Understanding InnoDB locks and deadlocks
16 April 3:00PM - 3:50PM @ Ballroom A
50 minutes conference
InnoDB locking model is explained in the manual, numerous blog posts and presentations, and even books. Still sometimes even experienced DBA and MySQL support engineers can not properly explain the reason for lock waits or deadlocks that happened in production and affected performance and scalability. During this session we plan to describe and show all kinds of InnoDB locks in MySQL 5.7 and provide all the important details MySQL manual still misses. One of the most common problems MySQL developers and DBAs hit is related to identifying blocking locks and reasons for deadlocks. We have to read the output of SHOW ENGINE INNODB STATUS many times per day while trying to deal with locks, but do we read it properly? It seems that after years of improvements MySQL manual, numerous blog posts and presentations still had not covered all the details. For example, these are some of our recent enough findings related to InnoDB in the "missing manual" area (both are based on real life customer cases we noted and had to explain during last year): - http://bugs.mysql.com/bug.php?id=71735 - http://bugs.mysql.com/bug.php?id=71736 During this session we plan to fill the gaps, explain and show all kinds of locks InnoDB uses, including records locks and famous insert intention, next key and gap locks it uses. We'll show how to distinguish lock wait from the lock itself, explain how InnoDB checks for deadlocks and what information about locks it provides in the INNODB STATUS and output of other InnoDB monitors, in the INFORMATION_SCHEMA and in the PERFORMANCE_SCHEMA. Based on years of real life experience and source code study we plan to give you a definitive guide to InnoDB locks and different ways to monitor and study them. We also want to clarify some common misconceptions and misinterpretations related to InnoDB locks and deadlocks. The last but not the least, detailed review of all public bug reports and feature requests related to InnoDB locking model will be presented.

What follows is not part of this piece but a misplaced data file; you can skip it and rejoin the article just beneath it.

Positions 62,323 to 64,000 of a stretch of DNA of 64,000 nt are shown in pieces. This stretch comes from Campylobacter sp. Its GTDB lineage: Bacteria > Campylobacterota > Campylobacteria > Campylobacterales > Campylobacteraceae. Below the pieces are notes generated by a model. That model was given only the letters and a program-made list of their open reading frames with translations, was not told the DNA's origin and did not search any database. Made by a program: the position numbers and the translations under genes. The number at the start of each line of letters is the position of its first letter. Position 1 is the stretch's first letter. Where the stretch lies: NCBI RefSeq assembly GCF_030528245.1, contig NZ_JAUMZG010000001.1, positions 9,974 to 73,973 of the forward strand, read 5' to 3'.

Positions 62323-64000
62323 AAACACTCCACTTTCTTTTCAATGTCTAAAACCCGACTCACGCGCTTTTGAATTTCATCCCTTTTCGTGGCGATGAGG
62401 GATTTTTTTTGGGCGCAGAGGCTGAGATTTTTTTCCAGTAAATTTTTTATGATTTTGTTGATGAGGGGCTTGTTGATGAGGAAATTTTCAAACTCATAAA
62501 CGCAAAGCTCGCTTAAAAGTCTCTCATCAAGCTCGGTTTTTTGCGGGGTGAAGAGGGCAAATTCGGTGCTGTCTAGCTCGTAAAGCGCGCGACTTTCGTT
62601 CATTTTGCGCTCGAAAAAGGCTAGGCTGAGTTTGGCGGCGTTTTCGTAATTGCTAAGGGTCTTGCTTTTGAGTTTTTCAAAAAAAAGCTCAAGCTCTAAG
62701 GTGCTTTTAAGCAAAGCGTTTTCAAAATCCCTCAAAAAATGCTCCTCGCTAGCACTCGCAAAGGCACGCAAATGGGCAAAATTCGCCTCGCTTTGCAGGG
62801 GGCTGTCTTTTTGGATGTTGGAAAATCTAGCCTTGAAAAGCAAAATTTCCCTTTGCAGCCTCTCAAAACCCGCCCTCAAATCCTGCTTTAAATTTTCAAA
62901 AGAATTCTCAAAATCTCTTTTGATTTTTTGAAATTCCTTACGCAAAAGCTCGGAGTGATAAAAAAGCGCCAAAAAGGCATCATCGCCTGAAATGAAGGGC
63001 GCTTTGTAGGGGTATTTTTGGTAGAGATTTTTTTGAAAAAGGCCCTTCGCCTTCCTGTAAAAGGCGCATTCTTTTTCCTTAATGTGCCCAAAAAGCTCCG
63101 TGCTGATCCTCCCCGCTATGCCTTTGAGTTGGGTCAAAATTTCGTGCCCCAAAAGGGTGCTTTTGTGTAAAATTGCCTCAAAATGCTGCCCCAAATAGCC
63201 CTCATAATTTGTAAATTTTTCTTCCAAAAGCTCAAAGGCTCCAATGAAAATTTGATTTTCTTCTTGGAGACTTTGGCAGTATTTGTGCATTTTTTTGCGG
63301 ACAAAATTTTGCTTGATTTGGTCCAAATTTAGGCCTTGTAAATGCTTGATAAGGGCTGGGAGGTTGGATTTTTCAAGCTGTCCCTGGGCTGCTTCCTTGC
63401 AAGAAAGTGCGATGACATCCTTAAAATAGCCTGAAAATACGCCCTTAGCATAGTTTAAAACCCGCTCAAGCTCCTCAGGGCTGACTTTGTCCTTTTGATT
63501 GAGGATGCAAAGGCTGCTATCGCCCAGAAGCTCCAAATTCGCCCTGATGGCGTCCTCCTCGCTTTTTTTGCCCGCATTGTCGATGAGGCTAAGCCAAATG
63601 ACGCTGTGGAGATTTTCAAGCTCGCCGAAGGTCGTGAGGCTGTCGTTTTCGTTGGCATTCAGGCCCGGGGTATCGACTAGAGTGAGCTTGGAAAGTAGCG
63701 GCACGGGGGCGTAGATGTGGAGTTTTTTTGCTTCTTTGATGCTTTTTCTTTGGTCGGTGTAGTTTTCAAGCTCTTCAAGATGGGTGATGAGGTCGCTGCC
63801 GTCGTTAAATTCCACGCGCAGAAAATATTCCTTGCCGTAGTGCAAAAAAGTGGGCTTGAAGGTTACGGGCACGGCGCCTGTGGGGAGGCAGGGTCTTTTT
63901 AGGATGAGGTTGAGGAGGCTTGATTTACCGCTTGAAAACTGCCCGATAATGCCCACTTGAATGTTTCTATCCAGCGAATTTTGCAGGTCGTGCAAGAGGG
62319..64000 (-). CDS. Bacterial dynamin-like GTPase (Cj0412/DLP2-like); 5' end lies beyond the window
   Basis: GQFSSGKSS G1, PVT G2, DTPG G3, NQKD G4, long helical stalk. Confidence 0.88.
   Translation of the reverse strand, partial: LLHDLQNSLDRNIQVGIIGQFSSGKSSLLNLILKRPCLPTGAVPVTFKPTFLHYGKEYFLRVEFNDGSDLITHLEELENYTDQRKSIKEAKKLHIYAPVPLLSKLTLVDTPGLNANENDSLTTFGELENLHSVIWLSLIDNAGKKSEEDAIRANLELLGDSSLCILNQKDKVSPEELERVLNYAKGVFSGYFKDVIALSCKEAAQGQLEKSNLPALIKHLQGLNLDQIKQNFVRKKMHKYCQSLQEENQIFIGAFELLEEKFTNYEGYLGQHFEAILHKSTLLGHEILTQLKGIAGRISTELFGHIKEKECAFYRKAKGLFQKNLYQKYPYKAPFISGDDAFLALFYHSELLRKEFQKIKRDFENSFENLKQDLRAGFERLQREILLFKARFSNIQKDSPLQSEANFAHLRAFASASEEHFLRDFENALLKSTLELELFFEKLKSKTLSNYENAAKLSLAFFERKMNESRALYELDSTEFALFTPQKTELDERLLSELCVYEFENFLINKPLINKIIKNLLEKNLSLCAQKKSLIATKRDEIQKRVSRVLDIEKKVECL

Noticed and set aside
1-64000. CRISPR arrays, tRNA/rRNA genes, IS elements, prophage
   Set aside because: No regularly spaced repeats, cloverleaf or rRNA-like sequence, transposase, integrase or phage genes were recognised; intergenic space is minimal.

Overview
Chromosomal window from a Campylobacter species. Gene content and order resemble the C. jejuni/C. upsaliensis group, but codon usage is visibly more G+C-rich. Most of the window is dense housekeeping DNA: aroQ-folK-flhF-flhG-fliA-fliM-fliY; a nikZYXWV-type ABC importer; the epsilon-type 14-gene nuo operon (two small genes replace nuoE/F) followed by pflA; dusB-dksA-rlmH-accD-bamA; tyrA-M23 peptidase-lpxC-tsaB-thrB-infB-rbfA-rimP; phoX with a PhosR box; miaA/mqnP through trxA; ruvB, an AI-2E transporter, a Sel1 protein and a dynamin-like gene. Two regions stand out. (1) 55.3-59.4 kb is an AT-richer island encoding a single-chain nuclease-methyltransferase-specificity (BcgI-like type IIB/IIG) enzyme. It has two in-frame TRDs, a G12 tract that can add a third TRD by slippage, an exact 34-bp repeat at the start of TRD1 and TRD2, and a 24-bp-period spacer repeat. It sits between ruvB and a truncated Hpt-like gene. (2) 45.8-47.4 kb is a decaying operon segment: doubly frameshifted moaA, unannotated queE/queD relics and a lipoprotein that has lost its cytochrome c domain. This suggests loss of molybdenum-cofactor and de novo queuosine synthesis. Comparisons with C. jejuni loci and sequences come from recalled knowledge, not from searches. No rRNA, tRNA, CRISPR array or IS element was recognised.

Principal Support Engineer, Percona
Valerii joined Percona in September 2012 as a Principal Support Engineer. Before that Valerii worked in the Bugs Verification group of MySQL Support team at MySQL AB/Sun/Oracle for more than seven years. During all this time he processed bugs at http://bugs.mysql.com. He had also worked on complex support issues, coordinated cooperation of MySQL Support with optimizer, GUI tools and some other development teams. Later he was also responsible for decision making from Support side on bug fixing in all MySQL GA versions. Before joining MySQL AB Valerii worked as software developer, trainer, system administrator and DBA for Oracle and Informix databases. Valerii got a degree in Mathematics from the Moscow State University back in 1992. He currently lives with his family in the small town of Vyshgorod near Kyiv, Ukraine.
Support Engineer, Percona
Nilnandan officially started with Percona as a Support Engineer 2 years ago. Before joining Percona, he worked as a MySQL Database administrator with different types of service based companies managing high-traffic websites and web applications. Nilnandan has more than 7+ years of experience working as a MySQL DBA, He has started with ORACLE then moved to MySQL from 4.1 and going through latest releases. Currently he is working as a L1/L2 support engineer. He is often involved in 24x7 phone care, allocation of emergency incident management and issues. Involved in investigation and resolution of support cases in MySQL, MySQL Cluster (NDB), Percona XtraDB Cluster, XtraBackup, Percona Server and Percona Toolkit. Also responsible for writing technical posts on www.mysqlperformanceblog.com, handling forum questions on forums.percona.com and bug verification related to Percona server bugs.